If you do not want your data processed
In certain situations, you have the right to restrict the processing of your personal data. You can also object to the processing of your personal data if you do not want it processed at all.
Personal data refers to information by which you can be identified.
A company, authority or corporation that collects your personal data is called a controller.
You can request the processing of your personal data to be restricted
In certain cases, you can request the controller to restrict the processing of your personal data. Restriction means that the controller will only be permitted to process your personal data
- with your consent
- for the establishment, exercise or defence of legal claims
- in the public interest or
- in order to safeguard the rights of another person.
You can restrict the processing of your personal data in the following situations:
- You consider the data to be inaccurate.
- Your data is being processed unlawfully, but you do not want them erased completely.
- The controller no longer needs your data for their original purpose, but you need it for the establishment, exercise or defence of legal claims.
- You have objected to the processing of your personal data (requested that the controller not process them at all), but the final decision is still pending.
If the controller restricts the processing of your data, it must communicate the restriction to all parties to whom the data have been disclosed in the past if viable. You can ask the controller to tell you the recipients of your data.
You can object to the processing of your data
In certain situations, you can also object to the processing of your personal data, i.e. request that it not be processed at all.
Objecting is possible if the controller is processing your data on the basis of public interest or the exercise of official power or on the basis of legitimate interest. An example of processing based on legitimate interest would be using your personal data for direct marketing.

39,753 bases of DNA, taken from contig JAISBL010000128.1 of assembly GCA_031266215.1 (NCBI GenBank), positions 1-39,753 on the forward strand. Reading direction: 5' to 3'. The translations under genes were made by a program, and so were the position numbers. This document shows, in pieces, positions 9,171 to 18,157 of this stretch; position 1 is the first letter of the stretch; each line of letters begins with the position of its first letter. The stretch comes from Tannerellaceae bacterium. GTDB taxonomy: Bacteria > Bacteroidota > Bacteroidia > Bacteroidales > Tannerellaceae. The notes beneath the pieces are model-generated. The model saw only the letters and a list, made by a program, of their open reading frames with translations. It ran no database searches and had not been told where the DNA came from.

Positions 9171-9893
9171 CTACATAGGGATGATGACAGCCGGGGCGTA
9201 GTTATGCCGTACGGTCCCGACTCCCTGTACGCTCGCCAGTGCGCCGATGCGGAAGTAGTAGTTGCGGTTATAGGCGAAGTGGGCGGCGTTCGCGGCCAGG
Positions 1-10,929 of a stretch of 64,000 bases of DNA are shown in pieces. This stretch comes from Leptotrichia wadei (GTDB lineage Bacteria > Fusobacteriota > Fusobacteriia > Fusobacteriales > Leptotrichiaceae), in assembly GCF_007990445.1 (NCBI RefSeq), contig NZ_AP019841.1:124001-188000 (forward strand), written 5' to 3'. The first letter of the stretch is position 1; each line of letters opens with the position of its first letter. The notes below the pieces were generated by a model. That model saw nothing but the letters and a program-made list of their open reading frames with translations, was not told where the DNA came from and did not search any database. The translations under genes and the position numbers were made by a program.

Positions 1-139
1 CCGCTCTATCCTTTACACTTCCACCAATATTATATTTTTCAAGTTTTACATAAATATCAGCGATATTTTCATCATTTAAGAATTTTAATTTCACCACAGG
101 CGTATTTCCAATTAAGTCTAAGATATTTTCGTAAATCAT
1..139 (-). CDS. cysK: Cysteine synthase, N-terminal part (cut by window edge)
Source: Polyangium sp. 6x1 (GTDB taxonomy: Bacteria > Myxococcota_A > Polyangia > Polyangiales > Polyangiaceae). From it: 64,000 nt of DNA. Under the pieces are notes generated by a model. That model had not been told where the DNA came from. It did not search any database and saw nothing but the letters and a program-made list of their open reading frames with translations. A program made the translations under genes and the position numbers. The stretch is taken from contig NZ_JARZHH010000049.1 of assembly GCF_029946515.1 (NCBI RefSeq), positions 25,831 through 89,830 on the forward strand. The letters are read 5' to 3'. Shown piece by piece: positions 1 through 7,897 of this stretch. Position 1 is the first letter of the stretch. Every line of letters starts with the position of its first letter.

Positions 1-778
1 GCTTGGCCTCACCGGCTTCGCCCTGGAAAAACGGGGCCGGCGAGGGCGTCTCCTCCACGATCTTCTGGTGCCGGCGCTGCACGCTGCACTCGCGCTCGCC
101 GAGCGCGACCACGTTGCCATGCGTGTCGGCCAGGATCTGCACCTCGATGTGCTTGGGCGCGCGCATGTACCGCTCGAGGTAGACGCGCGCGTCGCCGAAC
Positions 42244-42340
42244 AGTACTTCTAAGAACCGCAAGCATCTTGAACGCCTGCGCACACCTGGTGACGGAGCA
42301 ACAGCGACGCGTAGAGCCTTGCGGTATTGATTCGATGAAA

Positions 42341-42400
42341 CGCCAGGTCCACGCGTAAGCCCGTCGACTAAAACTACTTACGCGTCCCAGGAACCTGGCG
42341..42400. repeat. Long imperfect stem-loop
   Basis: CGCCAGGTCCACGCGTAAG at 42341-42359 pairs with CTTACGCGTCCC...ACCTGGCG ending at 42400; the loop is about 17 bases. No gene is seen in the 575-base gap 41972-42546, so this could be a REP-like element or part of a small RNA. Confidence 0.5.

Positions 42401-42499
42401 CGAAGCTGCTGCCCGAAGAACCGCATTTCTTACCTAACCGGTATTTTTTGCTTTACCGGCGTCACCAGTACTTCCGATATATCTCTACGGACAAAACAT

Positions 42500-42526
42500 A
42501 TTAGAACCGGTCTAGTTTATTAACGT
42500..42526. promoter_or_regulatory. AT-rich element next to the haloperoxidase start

You can object to the processing of your data on grounds relating to your particular situation. In the case of direct marketing, however, you do not need to justify your objection.
How to proceed
Make the request directly to the controller. Additional information on the correct channels can usually be obtained from the controller's website or customer service.
In the request, specify
- whether you wish to restrict or object to the processing of your personal data
- the reasons for restricting or objecting to the processing, except in the case of direct marketing
- your name and
- your contact details (such as your e-mail address or telephone number).
The controller is required to reply to your request within one month. If the requests are numerous or complex, the controller can reply that it needs more time to process them. If the controller announces that it needs more time for processing, the deadline for replying will be three months from your original request. Wait for the controller's reply. Notifying you of a longer processing time does not mean that the controller will refuse your request. If the controller does not reply to you within the deadline, you can contact the Data Protection Ombudsman.
If the controller refuses your request, it must state the reasons for its refusal. The refusal must always be based on law. If you feel that the controller did not have legal grounds for its refusal, you can contact the Data Protection Ombudsman if necessary.